Monday, June 05, 2006

Katherine Harris' Senate run worries many in her party

Katherine Harris' Senate run worries many in her party
By Jill Lawrence, USA TODAY

FANNING SPRINGS, Fla. — Amid the sweaty crowds at Red Belly Day, bypassing the gospel singers, the funnel cakes and the belly-flop contest in the Suwannee River, the true believers find their way to Rep. Katherine Harris.

They offer up their loyalty, their votes, their view that her fellow Republicans should be giving her more support. "Aren't people sweet?" the Sarasota congresswoman asks as she dispenses hugs.

The woman who oversaw the 2000 presidential vote recount in Florida is running for the GOP Senate nomination — inspiring dread among many in her party. Whether they measure by fundraising, polls, disarray, ethics, strange behavior or potential to polarize, they see trouble.

Democratic Sen. Bill Nelson, seeking a second term, is polling twice as high as Harris. Gov. Jeb Bush, saying Harris could not win, staged a search for an alternative.

To no avail. The Sept. 5 primary will pit three little-known latecomers against the high-profile Harris.

The gravest threat to her candidacy, and to the Republican ticket if she tops it, is her link to corrupt defense contractor Mitchell Wade. Wade, former CEO of MZM Inc., has pleaded guilty to four criminal charges and said he tried to influence Harris.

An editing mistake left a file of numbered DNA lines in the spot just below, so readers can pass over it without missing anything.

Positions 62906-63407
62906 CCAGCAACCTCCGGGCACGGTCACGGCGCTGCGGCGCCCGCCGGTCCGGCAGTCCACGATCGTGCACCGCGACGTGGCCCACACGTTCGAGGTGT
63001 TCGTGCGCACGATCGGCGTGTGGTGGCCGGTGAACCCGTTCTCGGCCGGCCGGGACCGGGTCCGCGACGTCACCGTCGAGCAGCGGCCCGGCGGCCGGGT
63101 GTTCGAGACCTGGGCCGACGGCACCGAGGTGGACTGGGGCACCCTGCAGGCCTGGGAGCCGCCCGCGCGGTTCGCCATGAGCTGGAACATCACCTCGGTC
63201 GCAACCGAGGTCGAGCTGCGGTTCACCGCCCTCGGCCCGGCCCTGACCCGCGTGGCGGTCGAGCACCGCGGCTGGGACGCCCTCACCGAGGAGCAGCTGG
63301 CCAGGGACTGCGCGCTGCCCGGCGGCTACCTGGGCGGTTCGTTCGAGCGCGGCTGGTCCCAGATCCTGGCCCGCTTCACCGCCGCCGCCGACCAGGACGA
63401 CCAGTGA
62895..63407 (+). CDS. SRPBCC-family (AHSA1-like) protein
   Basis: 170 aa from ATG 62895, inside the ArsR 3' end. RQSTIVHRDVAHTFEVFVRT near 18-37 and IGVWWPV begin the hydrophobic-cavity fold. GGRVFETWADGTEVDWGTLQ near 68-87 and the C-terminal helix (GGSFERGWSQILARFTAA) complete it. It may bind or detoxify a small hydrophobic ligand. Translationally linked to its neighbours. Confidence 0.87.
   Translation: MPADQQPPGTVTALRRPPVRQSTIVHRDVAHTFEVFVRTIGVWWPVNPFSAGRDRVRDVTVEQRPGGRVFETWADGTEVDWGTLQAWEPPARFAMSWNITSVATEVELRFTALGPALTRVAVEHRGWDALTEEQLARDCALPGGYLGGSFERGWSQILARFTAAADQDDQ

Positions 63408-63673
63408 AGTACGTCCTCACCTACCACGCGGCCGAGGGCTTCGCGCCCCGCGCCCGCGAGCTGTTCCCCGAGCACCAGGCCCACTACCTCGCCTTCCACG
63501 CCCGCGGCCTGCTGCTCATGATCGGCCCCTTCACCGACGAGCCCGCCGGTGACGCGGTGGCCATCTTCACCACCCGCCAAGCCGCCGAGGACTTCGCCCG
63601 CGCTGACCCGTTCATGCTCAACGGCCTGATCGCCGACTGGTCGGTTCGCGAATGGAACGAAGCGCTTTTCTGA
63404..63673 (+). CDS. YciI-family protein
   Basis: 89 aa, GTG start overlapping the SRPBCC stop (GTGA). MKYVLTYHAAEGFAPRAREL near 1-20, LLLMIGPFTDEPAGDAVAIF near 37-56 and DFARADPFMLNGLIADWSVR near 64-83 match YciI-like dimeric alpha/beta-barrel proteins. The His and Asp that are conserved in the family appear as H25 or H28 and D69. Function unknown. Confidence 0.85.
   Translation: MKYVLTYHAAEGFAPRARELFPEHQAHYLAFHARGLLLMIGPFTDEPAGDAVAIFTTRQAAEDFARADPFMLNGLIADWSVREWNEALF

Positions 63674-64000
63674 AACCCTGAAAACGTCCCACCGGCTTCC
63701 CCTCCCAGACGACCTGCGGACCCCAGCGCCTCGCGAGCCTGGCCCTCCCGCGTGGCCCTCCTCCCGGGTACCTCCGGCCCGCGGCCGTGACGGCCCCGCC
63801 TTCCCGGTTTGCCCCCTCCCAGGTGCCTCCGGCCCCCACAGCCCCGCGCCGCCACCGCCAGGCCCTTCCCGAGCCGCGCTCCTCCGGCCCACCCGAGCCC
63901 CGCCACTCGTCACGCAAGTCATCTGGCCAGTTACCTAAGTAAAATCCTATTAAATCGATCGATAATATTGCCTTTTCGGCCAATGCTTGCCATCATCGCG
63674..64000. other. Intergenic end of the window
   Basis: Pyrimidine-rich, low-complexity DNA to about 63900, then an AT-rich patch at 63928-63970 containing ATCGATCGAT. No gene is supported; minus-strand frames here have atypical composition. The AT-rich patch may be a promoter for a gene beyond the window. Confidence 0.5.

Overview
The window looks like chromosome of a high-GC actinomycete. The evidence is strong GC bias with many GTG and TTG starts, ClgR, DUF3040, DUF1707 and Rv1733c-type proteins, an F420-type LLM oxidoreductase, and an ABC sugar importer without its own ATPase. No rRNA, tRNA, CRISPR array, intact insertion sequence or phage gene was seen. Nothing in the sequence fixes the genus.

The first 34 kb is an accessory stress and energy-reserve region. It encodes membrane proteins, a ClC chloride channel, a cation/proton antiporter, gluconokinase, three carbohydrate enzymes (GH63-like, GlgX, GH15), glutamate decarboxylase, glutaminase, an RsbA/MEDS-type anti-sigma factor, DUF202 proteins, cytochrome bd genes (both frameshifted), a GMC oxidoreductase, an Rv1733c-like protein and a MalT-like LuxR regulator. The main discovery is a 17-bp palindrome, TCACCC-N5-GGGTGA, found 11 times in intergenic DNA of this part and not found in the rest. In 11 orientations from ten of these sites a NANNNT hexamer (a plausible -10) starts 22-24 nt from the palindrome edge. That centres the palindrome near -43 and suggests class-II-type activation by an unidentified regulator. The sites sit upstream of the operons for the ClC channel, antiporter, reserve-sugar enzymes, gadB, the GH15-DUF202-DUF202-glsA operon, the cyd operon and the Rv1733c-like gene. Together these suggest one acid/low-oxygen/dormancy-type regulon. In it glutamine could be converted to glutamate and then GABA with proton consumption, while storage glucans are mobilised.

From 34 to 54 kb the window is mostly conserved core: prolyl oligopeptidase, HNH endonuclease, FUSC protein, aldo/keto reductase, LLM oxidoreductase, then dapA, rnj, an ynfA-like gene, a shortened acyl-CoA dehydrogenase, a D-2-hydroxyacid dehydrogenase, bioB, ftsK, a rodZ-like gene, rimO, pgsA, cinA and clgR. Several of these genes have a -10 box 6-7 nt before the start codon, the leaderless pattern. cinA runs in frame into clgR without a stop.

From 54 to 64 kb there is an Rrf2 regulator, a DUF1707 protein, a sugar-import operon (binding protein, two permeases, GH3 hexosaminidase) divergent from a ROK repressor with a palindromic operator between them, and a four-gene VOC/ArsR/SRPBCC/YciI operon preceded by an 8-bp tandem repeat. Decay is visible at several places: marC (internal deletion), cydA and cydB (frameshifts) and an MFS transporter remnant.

Harris, 49, denies wrongdoing, but recent revelations that Wade gave her illegal contributions and expensive dinners led to the latest in a series of staff desertions. "Every time I turned over a rock, I found out something I didn't want to know," says Ed Rollins, a former Reagan aide who was Harris's chief adviser until he quit in March.

Pollster Ed Goeas says he left because "I kept giving her advice that she chose not to take." That includes his final words of wisdom, which were: "Get out."

As Florida secretary of State during the recount, Harris ran the process that gave George W. Bush his Florida win. Florida's electoral votes put Bush in the White House. She's a hero to many Republicans. "She took a lot of personal hits for doing the right thing," says John Friskey, chairman of the Dixie County Republican Party.

Harris says she did what she had to: "The only compliment I'll accept is, 'Thank you for following the law.' "

Democrats did not perceive Harris, who was also a Bush campaign official, as impartial. The memory is still raw. Justin Burgess of Gainesville, working the Red Belly crowd for a Democratic legislator, talked warmly with Harris about a mutual friend. Later he said he could never vote for her: "She's a great lady, but — the 2000 election. That's all I can say."

Among her other problems:

•Her late father's legacy. Harris, a citrus heiress, pledged on Fox News Channel in March that she'd put her father's legacy to her — a $10 million inheritance — "on the line" to win her race. In an interview last week, Harris said her father's legacy was "extraordinary work and integrity." As for money, "There's nothing that I have specifically from my father." Harris has given $3 million to her campaign and says she'll liquidate personal assets if necessary.